Search ‘Millennials’ and the first Google suggestions will likely read ‘Millennials are Idiots.’ We’ve been deemed the lazy, narcissistic, and entitled generation, and while that may be true for some of you, many of us are success seeking, driven and career-focused professionals. However, the negative connotation of being young in the workplace is working against us.
With Millennials being a hot topic, there are endless suggestions for employers to shift their thinking in order to recruit and retain millennial employees. As a growing part of the workforce, this is no surprise. But as the most hated generation, what can we do to help get what we are so desperately seeking from management and leadership teams?
There is power in numbers and being 88 million strong, it’s no secret we are outspoken about expectations of our leaders. Here’s how we can be a part of reinventing the traditional workplace.
1. Coaches + Advocates
Reinventing the traditional workplace may just start with reframing management roles. We don’t want bosses or managers, we want coaches and advocates. Growing up in a world with helicopter parents, we have a desire for those we admire to have a vested interest in our ideas, achievements, and futures.
Don’t be afraid to tell your coaches about where you see your future and what plans you have for your career. Ask questions about how they got where they are, what you can do to get where you want to be, and where they see their own future. Use your leaders and coaches as resources. They can teach more than you could ever imagine.
2. Career Development
We are an ambitious bunch and want to see our careers continue to grow. We want responsibility and the opportunity to continuously develop our strengths rather than overcome our weaknesses.
Know your strengths and communicate them to leadership. When new projects arise, mention how your strengths and skill set can be an asset to the success of that project.
3. Continuous Conversations Around Feedback
Millennials are determined to right their wrongs and develop their skills and strengths. This is difficult to do with the conventional annual review. We seek a continuous conversation surrounding feedback so we can grow and develop throughout the year.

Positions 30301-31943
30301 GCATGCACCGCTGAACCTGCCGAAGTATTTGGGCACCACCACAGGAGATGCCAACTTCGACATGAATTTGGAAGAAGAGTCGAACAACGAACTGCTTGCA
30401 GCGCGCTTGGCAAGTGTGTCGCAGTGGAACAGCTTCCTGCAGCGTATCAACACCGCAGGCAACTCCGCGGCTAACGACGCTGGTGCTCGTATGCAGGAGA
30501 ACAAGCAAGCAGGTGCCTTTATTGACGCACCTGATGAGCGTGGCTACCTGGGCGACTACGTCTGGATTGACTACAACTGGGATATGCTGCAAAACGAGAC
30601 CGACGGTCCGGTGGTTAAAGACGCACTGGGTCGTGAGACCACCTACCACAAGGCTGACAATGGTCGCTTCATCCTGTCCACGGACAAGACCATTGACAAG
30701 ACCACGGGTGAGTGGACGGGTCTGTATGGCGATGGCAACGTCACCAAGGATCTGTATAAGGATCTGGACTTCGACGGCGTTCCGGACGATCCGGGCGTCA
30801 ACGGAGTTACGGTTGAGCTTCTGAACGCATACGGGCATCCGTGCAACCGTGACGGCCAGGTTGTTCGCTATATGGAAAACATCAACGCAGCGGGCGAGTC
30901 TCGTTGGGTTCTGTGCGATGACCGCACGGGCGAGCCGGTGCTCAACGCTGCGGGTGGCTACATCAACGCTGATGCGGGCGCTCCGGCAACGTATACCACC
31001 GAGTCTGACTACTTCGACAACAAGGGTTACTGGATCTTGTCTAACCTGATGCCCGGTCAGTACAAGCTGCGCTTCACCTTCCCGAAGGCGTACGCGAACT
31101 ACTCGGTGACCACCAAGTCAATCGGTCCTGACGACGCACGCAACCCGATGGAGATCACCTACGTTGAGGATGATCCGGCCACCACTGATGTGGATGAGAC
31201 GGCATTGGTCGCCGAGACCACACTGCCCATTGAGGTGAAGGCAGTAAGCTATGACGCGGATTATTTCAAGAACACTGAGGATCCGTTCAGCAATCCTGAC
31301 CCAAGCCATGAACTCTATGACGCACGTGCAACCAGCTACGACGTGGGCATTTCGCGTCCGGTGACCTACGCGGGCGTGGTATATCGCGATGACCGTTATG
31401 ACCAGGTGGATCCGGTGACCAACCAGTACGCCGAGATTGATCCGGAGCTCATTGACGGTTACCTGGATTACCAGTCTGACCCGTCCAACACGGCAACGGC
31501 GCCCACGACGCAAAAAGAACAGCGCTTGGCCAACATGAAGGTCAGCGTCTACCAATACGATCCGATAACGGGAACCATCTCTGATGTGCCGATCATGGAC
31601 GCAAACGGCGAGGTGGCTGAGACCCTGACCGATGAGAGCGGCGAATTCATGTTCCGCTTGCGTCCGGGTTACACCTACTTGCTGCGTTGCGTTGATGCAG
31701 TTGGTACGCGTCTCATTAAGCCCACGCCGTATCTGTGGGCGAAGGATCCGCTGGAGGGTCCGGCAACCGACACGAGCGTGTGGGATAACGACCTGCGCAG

Let’s be honest: Participation trophies have made us soft. It’s important to know your worth and stand strong when constructive criticism is thrown your way. Don’t sulk in self-doubt, rather focus your attention on developing your strengths. Ask for ‘check-ins’ rather than full blown reviews. This will give leadership the ability to drop in with quick recommendations and enhance clarity.
4. Nurturing Support
Millennials are causing a shift in the relationship between leadership and employees. We crave leaders that have a genuine concern for our personal life, hobbies, and interests. We want individuals who take the time to get to know their employees personally and can delegate accordingly. Personal attention and understanding is key.
Share your story. If you enjoy reading and have recently read a great book, share it with your peers as well as leadership. If you like hiking, share your favorite trails. Be nurturing and supportive to your peers to set the example. Say thank you and be polite at all times, the little things can go a long way. Check in with everyone on your team and offer your help, demonstrate an open mind and willingness to change, and suggest small parties and celebrations.
5. Transparency + Realness
In the past, employees had a ‘work’ self and a ‘real’ self. Millennials are closing this gap and keeping it real at work, and they want you to do the same. Growing up in the age of instant messaging and social media, we have a profound ability to spot phony authenticity. We desire open communication and clarity of expectations in hopes that we can exceed those expectations to advance our careers. Technology has given us access to see the leadership cultures of other organizations. This gives us instant visibility to seek new opportunities if we aren’t loving our current leadership.
As millennials, we can’t forget that communication is a two-way street. We can’t demand transparency from our leaders and not offer that same openness. Be an advocate for open communication in your workplace. Most importantly, be yourself and encourage other to do the same.